Debbie Reynolds once approached pal Joey Bishop for his pants.
No, this wasn't some oddball flirtation. Reynolds wanted to add the tux trousers to her memorabilia collection. Bishop, she recalled in a 2014 interview, thought she was a "nutcase," but eventually he complied, giving Reynolds a complete set of Rat Pack tuxes (from Frank Sinatra, Dean Martin, Sammy Davis Jr., Peter Lawford and Joey Bishop). The tuxes were sold in 2014 for $120,000 in the third and final auction of Reynolds' collection of film costumes and memorabilia.
Reynolds, who died on Dec. 28, one day after the death of daughter Carrie Fisher, was one of Hollywood's greatest memorabilia collectors and an early advocate for the preservation of the town's history. "Hollywood owes Debbie Reynolds a huge debt for elevating its costumes and props to high art," says James Comisar, whose Comisar Collection is the most comprehensive collection of TV costumes and memorabilia. "She believed they were nearly religious in their cultural significance, and with Hollywood artifacts now selling along the top tier for millions of dollars a piece, we have proof of sorts that she was right about the artistic and historic merits of items worn or wielded by screen gods."
From the moment Reynolds arrived in Hollywood as a 17-year-old beauty queen (she was Ms. Burbank 1948), she was interested in collecting. "I used to spend my spare time in the wardrobe department, watching the most talented people create costumes for the actors," she recalled when she sold her collection in 2011. "I was fascinated by how they were able to translate a simple suggestion in a script, sometimes even a piece of dialogue, into a magnificent costume. I loved everything that went into the process - the sketches, the fabrics, the construction."
Reynolds' collecting kicked into high gear in 1970, when MGM sold off its props and wardrobes in a famous auction. "She was in shock," recalls Joe Maddalena, a longtime collecting friend of Reynolds and the owner of Profiles in History, which handled the sale of her collection in 2011.
"They literally threw away our history, and I just got caught up in it," Reynolds told THR in 2011. "The stupidity and the lack of foresight to save our history. Oh yes, they gave them away if you came up and said that you have something you had to offer. It was no matter about the history." Maddalena says Reynolds was ahead of the curve in seeing the importance of preserving this material, even though famed gossip columnist Hedda Hopper mocked her for spending her money at the auction.
After the auction, Reynolds said she was transformed from a "normal" collector to an obsessive one. In the process, she created what Maddalena says was "hands down for film the best collection in the world." Ticking off everything in the lot would be impossible. A short list would include a pair of Dorothy's ruby slippers from The Wizard of Oz, Marilyn Monroe's white "subway grate" dress from The Seven Year Itch, a headdress her friend Elizabeth Taylor wore in Cleopatra, a Charlie Chaplin bowler, a Tom Hanks costume from Big and on and on. (The auction catalogs are here, here and here.)
Courtesy of Joe Maddalena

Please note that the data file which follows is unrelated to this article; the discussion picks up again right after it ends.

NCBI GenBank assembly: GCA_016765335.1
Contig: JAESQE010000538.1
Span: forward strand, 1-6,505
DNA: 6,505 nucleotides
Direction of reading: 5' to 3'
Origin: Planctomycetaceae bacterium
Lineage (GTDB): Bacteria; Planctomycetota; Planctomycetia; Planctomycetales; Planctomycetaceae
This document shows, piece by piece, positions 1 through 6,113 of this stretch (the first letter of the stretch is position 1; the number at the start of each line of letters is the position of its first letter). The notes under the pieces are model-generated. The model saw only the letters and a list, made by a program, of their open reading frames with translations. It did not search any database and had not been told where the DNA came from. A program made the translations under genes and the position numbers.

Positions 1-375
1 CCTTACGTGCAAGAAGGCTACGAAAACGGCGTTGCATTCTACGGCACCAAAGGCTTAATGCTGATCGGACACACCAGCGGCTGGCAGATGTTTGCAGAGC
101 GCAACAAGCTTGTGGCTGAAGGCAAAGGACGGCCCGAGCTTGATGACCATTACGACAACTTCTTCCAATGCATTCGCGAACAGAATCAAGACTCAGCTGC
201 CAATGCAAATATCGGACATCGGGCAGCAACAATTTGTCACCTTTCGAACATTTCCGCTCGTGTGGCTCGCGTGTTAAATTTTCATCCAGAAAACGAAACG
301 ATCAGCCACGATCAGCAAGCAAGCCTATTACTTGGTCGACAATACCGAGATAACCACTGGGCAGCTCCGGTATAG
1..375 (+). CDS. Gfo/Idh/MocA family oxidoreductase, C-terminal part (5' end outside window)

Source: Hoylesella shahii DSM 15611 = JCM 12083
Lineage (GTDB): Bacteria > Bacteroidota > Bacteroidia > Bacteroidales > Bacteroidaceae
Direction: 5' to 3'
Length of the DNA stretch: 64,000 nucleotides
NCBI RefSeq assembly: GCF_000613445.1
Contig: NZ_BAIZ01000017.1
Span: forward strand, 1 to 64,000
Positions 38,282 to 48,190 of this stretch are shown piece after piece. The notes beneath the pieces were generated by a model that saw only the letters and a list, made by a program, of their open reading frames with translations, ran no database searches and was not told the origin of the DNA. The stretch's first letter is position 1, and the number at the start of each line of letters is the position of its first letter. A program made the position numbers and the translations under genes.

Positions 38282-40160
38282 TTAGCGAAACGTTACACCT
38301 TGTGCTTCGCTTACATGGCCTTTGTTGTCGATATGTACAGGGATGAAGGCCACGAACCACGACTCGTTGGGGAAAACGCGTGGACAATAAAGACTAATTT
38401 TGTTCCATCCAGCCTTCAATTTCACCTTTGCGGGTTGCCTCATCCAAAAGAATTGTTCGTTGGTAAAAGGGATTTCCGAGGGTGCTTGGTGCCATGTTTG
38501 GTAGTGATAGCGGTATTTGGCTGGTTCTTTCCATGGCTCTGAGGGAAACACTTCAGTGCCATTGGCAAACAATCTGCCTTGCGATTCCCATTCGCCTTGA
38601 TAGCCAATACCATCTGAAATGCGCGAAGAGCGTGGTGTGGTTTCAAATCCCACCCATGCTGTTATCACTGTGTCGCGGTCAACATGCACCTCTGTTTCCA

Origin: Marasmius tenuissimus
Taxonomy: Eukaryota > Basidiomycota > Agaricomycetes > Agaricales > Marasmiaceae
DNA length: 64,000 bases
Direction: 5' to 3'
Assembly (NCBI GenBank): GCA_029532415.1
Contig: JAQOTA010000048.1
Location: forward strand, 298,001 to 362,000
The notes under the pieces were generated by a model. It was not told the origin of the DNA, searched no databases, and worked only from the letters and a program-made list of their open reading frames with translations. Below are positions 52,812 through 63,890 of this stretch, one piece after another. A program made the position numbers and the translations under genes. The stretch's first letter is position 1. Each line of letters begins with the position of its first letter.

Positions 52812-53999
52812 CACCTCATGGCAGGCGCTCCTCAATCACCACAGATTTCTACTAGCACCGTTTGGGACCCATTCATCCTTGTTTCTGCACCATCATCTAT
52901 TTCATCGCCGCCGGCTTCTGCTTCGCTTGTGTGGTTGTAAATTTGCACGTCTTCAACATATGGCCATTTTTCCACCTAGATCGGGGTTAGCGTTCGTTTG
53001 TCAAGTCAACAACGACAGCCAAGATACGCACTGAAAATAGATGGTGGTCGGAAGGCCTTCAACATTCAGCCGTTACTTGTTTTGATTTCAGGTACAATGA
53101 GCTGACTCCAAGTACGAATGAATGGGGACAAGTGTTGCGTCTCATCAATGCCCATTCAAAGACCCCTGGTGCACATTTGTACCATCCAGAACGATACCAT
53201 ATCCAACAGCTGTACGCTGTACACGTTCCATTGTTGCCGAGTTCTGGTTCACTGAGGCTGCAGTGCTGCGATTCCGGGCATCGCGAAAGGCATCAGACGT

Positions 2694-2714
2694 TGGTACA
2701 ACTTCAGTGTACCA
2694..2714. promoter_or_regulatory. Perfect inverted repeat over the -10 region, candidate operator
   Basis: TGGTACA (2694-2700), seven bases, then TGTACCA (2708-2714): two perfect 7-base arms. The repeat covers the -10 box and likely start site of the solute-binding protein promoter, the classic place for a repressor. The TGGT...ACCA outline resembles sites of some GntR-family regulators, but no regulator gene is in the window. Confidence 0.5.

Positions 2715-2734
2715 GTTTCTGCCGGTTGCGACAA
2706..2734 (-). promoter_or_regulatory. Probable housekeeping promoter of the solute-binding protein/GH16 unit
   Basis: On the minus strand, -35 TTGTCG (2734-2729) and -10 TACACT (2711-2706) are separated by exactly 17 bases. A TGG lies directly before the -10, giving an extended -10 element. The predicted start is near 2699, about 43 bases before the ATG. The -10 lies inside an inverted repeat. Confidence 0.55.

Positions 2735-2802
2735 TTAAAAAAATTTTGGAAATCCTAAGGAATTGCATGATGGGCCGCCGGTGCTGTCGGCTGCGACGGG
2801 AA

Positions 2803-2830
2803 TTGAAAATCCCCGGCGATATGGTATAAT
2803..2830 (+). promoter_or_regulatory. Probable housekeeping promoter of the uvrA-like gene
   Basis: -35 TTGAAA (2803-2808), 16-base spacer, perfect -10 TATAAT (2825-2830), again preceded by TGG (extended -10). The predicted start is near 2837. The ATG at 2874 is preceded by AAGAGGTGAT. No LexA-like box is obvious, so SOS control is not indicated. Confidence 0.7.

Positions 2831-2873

Comisar says Reynolds had a shrewd instinct for what to collect. "Debbie's driver was always passion, never profit, though she still had an incredible eye for market-making," he says, adding that she paid the "then unheard of" of $100,000 for Audrey Hepburn's My Fair Lady dress in the late '90s (pictured) only to turn around and sell it for $4.4 million in 2011.
Courtesy of Joe Maddalena
Maddalena adds, "I could take a $50 costume or a $1 million one off the rack and show it to her, and her enthusiasm was equal. They all had a story. It was worn by a friend, or she knew this or that actor. She was the ultimate fangirl. She just happened to be an actress."
Reynolds dreamed of housing her collection in a museum. An ill-fated attempt in the early '90s to start one in Las Vegas tied to a Debbie Reynolds hotel and casino ended in bankruptcy in 1997. Next, her partner for a Los Angeles-based museum failed to find financing. Still another plan in the early 2000s to house it at a resort in Pigeon Forge, Tenn. (near Dollywood) also ended up in bankruptcy. As plans for a potential Academy museum began to coalesce, Reynolds hoped it would make an offer for the collection. She told THR in 2014 that she approached the Academy five times. "I said, 'Please, let's do this together.' It was refused each time."
The failed projects and the cost of maintaining the collection took a toll on Reynolds' finances. In 2011 she reluctantly began selling the collection. Three separate auctions were held between 2011 and 2014 and generated tens of millions of dollars (the first alone took in over $22 million).
Among the prices paid were $5.5 million for Monroe's "subway" dress, $510,000 for the ruby slippers, $910,000 for another of Dorothy's Wizard of Oz dresses and $140,000 for the guitar Julie Andrews played in The Sound of Music. Maddalena, whose Profiles in History conducted the auction, says the sale saw "prices that will never happen again" because of both the pedigree of Reynolds' collection and because "people came to support Debbie." He says the sale was bittersweet for Reynolds, who was giving up "her children" but took satisfaction because "the scorecard said she was right: This stuff matters."
Both Comisar and Maddalena say Reynolds helped make the Academy's film museum, now under construction on Wilshire Blvd., possible. "Likely most of the cinematic vintage pieces that are still here today are the result of her courage and connoisseurship," says Comisar. His suggestion? "Perhaps their forthcoming museum exhibit gallery should be named after the one unsinkable gal who never gave up on Hollywood's treasures."